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FTC Issues Anticipated Rule Barring Non-Compete Agreements

On Tuesday afternoon, the Federal Trade Commission issued a final rule largely banning non-compete agreements for employees. The rule is intended to go into effect in around four months but will likely be the subject of multiple legal challenges.  

The rule is short in its nature. 

It defines as “Unfair Methods of Competition” certain actions related to non-compete clauses.

For workers other than “senior executives,” the rule states that it is “unfair” (and thus illegal) to enter into, enforce, or represent that a worker is subject to a non-compete clause.

For “senior executives” (namely those in a policy-making position making more than $154,161 yearly), the rule states that it’s “unfair” (and again illegal) to enter into a new non-compete clause after the effective date, enforce such a clause, or represent that a senior executive is subject to one entered after the effective date. Current non-compete agreements for senior executives will be allowed to stay in effect.  

The rule also requires employers to provide clear and conspicuous notice to workers with existing non-compete clauses that those clauses will not be enforced against them. The notice must identify the entity, and be delivered via paper, mail, email, or text. No notice is required if the employer doesn’t have the worker’s contact information.

Note that a “worker” is defined broadly to even include independent contractors as well.  

There are a few limited exceptions. The rule exempts non-compete clauses related to bona fide sales of businesses or ownership interests and existing causes of action.

For many employers, this may be a big deal. Here are the next steps employers should consider:

  1. Employers should understand the entirety of the usage of non-compete agreements in their workplace. They should identify who the worker is, what position they hold, what their salary is, and when the agreement is scheduled to expire (if at all).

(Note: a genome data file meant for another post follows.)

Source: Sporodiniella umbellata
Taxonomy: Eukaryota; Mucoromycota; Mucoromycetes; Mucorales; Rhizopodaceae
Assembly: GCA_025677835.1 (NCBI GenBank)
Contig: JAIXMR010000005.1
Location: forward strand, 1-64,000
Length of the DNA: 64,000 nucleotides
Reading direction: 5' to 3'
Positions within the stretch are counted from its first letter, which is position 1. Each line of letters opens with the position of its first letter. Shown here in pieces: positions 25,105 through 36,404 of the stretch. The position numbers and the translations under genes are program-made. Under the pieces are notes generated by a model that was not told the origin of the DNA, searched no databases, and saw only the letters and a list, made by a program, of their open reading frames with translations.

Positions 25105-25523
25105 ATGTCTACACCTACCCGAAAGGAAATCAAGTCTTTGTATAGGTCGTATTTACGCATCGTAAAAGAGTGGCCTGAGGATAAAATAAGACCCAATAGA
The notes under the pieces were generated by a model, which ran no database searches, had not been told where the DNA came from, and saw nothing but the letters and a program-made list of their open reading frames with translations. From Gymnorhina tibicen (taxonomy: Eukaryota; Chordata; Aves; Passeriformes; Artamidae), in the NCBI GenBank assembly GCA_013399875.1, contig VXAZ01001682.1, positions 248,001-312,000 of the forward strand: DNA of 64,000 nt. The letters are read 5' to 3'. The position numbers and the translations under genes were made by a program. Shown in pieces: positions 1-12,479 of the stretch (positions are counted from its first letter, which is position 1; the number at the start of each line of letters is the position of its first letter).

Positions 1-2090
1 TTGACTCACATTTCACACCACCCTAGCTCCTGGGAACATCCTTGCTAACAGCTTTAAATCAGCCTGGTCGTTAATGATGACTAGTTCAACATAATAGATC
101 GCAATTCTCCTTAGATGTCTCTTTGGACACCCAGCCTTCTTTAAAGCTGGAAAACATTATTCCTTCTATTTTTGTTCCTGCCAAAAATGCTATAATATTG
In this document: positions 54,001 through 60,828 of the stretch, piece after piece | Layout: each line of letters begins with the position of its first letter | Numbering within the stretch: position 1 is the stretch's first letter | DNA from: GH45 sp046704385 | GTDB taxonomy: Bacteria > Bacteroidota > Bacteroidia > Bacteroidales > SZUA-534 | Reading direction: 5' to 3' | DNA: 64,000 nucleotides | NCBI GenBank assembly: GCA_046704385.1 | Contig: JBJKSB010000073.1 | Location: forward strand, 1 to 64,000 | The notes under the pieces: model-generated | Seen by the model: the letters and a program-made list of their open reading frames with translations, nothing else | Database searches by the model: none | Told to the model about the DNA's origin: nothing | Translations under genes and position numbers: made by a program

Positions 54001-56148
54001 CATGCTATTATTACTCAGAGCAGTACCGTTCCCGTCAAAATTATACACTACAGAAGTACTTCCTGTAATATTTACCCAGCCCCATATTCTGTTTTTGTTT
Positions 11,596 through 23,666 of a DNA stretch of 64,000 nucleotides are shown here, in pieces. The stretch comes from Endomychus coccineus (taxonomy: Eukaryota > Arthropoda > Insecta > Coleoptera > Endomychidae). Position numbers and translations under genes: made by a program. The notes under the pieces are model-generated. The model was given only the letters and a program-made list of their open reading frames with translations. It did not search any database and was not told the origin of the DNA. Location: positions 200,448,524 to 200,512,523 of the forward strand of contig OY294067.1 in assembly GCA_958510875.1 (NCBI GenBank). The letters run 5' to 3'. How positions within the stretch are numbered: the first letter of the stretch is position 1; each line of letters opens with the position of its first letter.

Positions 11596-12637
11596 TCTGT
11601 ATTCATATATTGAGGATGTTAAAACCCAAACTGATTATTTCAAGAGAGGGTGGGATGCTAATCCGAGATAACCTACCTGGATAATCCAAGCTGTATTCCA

2. Employers should also then review such agreements to determine if there are other restrictive covenants that could be used, such non-solicitation provisions or confidentiality provisions. Note that some states may bar the use of non-solicitation provisions, so now employers have to consider both federal and state rules.
  3. Determine what restrictive covenants you intend to use going forward, if this rule is allowed to go into effect. 
  4. Designate someone within your organization to oversee the process of either revoking existing non-compete agreements or implementing new restrictive covenants if needed.
  5. Before implementation of any steps, continue to stay abreast of legal challenges. Given that certain jurisdictions have a propensity of issuing nationwide injunctions, it is still far from a sure thing that this rule will go into effect 120 days after the official publication.

For now, employers should understand and prepare for the rule, but not yet take dramatic steps of revising all existing agreements.

Biden-Harris Administration Issues Final Rule Expanding Overtime Protections

Another major development in federal employment law was announced yesterday, this time in the form of a final rule from the Department of Labor (DOL). The Biden-Harris administration announced new rules concerning overtime compensation for exempt classification under the Fair Labor Standards Act (FLSA), that increase compensation thresholds for overtime-exempt employees who otherwise meet the Executive, Administrative, Professional or Highly Compensated Employee exemptions, and put in place a schedule for review of these thresholds every three years.

By way of background, the FLSA mandates that employees be paid overtime at time-and-a-half their regular rate of pay for all hours worked over 40 hours in a given workweek. Employees are exempt from the overtime requirement only if they fit within the designated exemptions under the FLSA and are paid on a salary basis (regardless of how many hours they work in a given week) with a minimum annual salary. 

With respect to compensation thresholds, the new rule sets a schedule of increases in two parts. The first will take effect on July 1, 2024, increasing the current minimum annual salary for exempt employees from $35,568 ($684/week) to $43,888 ($844/week). The second increase will take effect on January 1, 2025, increasing the minimum annual salary to $58,656 ($1,128/week). This represents a 60% increase over the course of a year. 

In addition, the annual salary threshold for the Highly Compensated Employee exemption will increase to $132,964 ($2,557/week) on July 1, 2024, and $151,164 ($2,907/week) on January 1, 2025. Note that Connecticut does not recognize a highly compensated employee exemption. 

The rule also puts in place scheduled reviews every three years to ensure that earnings thresholds are updated to reflect the standard salary level at the 35th percentile of weekly earnings of full-time salaried workers in the lowest-wage Census Region, and the standard salary level at the 85th percentile of full-time salaried workers nationally for Highly Compensated Employees.

The rule is subject to minor technical revisions, but absent legal challenge by way of injunction, will go into effect on July 1.

Classifying workers as exempt or non-exempt is a highly fact-specific endeavor that poses challenges for many employers. The announcement of the new DOL rule serves as a reminder and an opportunity for employers to review their current classifications and payment methods, and to make adjustments as necessary.